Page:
The aim of this paper is to offer the most complete overview of these instruments focusing on the strengths and weaknesses of different questionnaires currently available to assess different dimensions of OSA, and to suggest a simple screener for OSP.
The most researched area to date has been the consumption of Internet pornography, which also has the greatest intensity of use compared to the other areas of Internet sexuality (cybersex, sex shop, sex education). In terms of methodology, current studies span a broad spectrum with respect to data collection: interviews, questionnaires, observations, content analyses, and Internet log file recordings have all been used. The great majority of the studies, in fact, were carried out using data taken from surveys and questionnaires posted on websites, that were not evaluated on their psychometric properties (Albright, 2008; Boies, Cooper, & Osborne, 2004; Cooper, Griffin-Shelly, Delmonico, & Mathy, 2001; Cooper, Månnson, Daneback, Tikkanen, & Ross, 2003; Cooper, Scherer, & Mathy, 2004; Corley & Hook, 2012; Daneback, Cooper, & Månsson, 2005; Daneback, Månsson, & Ross, 2007; Grov, Gillespie, Royce, & Lever, 2011; Ross, Daneback, Månsson, Tikkanen, & Cooper, 2003; Ross, Månsson, & Daneback, 2012). Mc Kenna, Green, and Smith (2001) created some indexes from their 25-item survey, however they did not provide psychometric properties for the overall questionnaire, so it is difficult to use it as a tool to efficaciously evaluate OSA. Index of problematic online experiences: item characteristics and correlation with negative symptomatology. Accurate measurement is a fundamental key in the assessment and treatment of cybersex addiction, and in distinguishing non problematic online sexual behavior from cybersex addiction and other OSP (Green, Carnes, Carnes, & Weinman, 2012). Characteristics of men and women who complete or exit from an on-line Internet sexuality questionnaire: A study of instrument dropout biases.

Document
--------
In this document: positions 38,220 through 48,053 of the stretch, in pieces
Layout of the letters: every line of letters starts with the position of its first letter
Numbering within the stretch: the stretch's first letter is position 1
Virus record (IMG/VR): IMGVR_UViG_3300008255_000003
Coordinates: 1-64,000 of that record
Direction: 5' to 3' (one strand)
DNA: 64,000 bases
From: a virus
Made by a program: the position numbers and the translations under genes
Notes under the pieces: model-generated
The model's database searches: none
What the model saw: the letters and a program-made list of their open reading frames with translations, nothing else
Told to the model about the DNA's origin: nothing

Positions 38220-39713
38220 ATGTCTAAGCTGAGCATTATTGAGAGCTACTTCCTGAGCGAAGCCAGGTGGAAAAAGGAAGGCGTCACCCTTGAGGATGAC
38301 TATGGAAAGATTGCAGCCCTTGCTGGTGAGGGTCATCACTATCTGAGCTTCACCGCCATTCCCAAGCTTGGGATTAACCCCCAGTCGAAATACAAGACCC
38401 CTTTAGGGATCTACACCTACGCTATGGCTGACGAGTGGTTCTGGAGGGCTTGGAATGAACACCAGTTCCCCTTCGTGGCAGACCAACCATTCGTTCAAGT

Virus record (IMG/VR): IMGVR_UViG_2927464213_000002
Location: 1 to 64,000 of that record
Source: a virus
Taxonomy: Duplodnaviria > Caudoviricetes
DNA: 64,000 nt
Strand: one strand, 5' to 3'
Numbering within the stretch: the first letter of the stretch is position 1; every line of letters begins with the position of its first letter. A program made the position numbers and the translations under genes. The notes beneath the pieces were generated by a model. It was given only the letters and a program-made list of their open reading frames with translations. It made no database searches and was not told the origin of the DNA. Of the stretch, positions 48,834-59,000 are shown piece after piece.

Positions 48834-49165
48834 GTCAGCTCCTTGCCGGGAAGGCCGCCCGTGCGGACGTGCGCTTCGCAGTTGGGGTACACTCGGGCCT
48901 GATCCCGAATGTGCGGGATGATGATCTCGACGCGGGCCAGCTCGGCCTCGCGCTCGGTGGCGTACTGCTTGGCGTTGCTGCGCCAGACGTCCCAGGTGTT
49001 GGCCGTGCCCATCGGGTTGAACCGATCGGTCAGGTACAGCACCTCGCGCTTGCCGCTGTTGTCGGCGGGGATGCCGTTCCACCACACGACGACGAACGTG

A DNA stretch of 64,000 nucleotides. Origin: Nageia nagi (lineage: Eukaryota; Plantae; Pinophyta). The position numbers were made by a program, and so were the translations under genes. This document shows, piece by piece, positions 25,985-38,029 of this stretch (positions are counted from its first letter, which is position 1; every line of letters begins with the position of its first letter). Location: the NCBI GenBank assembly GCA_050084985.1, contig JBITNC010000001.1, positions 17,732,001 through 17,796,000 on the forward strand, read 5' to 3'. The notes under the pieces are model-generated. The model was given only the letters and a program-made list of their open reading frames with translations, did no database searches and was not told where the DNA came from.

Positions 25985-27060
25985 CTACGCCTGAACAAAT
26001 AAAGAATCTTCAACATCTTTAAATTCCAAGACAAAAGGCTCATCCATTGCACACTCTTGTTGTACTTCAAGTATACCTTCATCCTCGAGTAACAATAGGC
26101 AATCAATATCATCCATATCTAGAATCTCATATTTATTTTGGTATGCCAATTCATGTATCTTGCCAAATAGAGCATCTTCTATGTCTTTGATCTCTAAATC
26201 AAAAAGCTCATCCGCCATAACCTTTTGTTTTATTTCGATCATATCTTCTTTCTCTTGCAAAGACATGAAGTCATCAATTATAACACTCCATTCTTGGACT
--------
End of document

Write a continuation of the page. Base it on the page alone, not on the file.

To date, to the best of our knowledge, no review articles have been published that provide a systematic outline of questionnaires and scales for the evaluation in this field.
As is generally the case with social science research, standardized written surveys are the most common method. Prevalence, severity, and correlates of problematic sexual Internet use in Swedish men and women.
Alongside ad hoc questionnaires, new psychometric survey instruments have rarely been introduced (Döring, 2009) and tested to explore different kinds of OSA.
Although many of them are adequate for their own purposes, our review revealed a lack of standardized, internationally (culturally) accepted tools that are epidemiologically validated in general populations and that can be used to investigate OSA and to assess OSP.
The definitions of OSA and OSP continue to change and basic tools are essential to have a broader idea of the phenomenon and of the challenges and possibilities emerging from the double link between the Internet and sexuality. Online sexual activity: Cross-national comparison between United States and Peruvian college students.
A deeper understanding of Internet sexuality is therefore important for practitioners who work in the psychological and sexological fields.